That the President is authorized to use all necessary and appropriate force against those nations, organizations, or persons he determines planned, authorized, committed, or aided the terrorist attacks that occurred on September 11, 2001, or harbored such organizations or persons, in order to prevent any future acts of international terrorism against the United States by such nations, organizations or persons.
But leaving all that aside for a minute, now Greenwald wants to complain because this week Tarek Mehanna, an American Muslim, was convicted in a federal court in Boston. Even Greenwald admits to the charges brought against Mehanna:
He was found guilty of supporting Al Qaeda (by virtue of translating Terrorists’ documents into English and expressing “sympathetic views” to the group) as well as conpsiring to “murder” U.S. soldiers in Iraq.
As is often the case, Adam Serwer does a much better job of explaining the case and pointing out some of the difficult challenges it poses to our notion of free speech. But he also provides the precedent.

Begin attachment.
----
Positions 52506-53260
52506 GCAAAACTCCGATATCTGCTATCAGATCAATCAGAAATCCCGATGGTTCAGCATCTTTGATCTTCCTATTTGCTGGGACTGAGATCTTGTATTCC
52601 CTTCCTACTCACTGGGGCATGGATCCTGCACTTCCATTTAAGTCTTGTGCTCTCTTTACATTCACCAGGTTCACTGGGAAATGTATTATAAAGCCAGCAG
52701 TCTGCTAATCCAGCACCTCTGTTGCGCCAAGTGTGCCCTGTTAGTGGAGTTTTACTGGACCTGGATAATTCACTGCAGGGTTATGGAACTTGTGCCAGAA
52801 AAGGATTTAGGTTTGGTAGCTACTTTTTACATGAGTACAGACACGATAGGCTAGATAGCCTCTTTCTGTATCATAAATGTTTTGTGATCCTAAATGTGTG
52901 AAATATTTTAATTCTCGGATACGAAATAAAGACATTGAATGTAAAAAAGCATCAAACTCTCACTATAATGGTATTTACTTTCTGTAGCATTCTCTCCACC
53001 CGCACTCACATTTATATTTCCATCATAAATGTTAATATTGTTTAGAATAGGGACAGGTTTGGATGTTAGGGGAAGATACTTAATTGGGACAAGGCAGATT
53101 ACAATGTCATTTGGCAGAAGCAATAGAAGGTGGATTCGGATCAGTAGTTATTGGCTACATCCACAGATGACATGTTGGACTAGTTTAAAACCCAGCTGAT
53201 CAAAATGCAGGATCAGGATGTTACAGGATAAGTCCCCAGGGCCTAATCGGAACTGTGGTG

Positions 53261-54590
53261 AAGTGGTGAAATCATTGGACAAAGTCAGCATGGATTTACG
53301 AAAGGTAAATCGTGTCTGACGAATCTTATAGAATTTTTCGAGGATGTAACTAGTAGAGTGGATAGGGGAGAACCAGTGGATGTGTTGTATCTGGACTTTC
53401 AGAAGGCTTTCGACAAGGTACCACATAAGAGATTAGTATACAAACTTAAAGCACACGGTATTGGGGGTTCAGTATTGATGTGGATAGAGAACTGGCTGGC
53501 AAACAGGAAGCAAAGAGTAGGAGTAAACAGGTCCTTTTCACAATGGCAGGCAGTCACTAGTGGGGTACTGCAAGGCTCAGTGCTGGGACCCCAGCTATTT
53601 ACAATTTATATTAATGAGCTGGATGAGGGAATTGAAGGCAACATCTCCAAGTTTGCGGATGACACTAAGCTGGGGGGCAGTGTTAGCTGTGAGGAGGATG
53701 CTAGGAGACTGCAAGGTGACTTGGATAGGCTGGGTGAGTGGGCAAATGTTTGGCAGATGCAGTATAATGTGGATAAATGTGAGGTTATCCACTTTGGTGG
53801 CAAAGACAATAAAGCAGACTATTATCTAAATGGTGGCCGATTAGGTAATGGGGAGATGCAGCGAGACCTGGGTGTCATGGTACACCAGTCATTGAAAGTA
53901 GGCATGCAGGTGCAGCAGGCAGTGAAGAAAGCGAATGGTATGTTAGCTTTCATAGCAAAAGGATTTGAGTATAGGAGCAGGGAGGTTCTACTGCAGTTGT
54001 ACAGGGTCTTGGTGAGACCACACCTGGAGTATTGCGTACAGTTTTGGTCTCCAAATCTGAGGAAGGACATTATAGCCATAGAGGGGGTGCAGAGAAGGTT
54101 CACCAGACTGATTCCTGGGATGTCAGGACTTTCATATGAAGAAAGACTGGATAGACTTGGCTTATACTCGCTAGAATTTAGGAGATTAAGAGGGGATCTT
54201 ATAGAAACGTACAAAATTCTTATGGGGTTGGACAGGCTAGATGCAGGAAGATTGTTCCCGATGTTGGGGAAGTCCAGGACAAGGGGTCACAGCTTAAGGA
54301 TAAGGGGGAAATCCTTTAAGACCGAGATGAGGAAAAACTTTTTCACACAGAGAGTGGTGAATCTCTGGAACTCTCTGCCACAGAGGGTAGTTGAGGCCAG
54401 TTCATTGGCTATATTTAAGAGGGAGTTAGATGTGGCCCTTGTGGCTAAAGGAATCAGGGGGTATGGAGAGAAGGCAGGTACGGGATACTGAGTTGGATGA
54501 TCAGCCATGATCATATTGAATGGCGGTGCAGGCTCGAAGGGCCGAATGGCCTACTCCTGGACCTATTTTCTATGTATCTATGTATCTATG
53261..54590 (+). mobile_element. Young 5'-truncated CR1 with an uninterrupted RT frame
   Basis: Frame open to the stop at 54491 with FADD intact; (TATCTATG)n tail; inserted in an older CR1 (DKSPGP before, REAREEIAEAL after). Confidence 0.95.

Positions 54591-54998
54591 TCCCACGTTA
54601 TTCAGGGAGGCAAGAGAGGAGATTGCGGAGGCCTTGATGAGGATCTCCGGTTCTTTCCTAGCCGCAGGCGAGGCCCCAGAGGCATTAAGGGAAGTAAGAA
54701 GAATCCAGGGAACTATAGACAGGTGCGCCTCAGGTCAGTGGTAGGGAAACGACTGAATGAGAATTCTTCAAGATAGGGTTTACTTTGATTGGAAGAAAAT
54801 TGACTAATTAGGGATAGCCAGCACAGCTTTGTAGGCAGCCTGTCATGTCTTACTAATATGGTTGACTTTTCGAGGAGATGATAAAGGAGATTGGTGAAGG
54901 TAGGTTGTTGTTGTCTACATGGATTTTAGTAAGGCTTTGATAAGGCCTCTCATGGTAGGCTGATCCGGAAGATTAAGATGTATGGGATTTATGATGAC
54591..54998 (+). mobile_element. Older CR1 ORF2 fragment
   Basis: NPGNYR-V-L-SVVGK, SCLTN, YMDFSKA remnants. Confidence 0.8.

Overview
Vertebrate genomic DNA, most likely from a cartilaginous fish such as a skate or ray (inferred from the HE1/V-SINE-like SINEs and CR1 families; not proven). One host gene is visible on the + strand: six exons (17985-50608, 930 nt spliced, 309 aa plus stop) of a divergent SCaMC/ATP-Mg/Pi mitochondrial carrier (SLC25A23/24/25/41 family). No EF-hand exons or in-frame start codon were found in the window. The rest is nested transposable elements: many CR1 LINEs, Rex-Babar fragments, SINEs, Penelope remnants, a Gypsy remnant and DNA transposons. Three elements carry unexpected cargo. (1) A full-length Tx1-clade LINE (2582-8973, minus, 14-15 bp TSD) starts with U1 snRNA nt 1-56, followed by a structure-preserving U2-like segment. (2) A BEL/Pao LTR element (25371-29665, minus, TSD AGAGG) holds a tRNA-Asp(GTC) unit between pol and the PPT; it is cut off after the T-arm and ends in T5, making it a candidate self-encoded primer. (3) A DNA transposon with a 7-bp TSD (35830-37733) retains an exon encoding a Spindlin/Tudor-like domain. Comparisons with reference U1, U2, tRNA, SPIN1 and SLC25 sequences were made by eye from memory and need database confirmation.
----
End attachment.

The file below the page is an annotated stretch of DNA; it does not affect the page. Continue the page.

In the 2010 case Holder v. Humanitarian Law Project, which decided whether or not providing nonviolent aid (such as legal advice) to terrorist groups constitutes material support for terrorism, the Supreme Court ruled that even protected speech can be a criminal act if it occurs at the direction of a terrorist organization.
While I share some of Serwer's concerns about the slippery slope that kind of precedent might lead to, we've always known that there are limits to the idea of free speech as is captured in the analogy about not screaming "fire" in a crowded theater.
So I'd just like to note that we now have a case where the kind of due process folks like Greenwald have been advocating was implemented...and yet not a word about that other than to continue their complaints.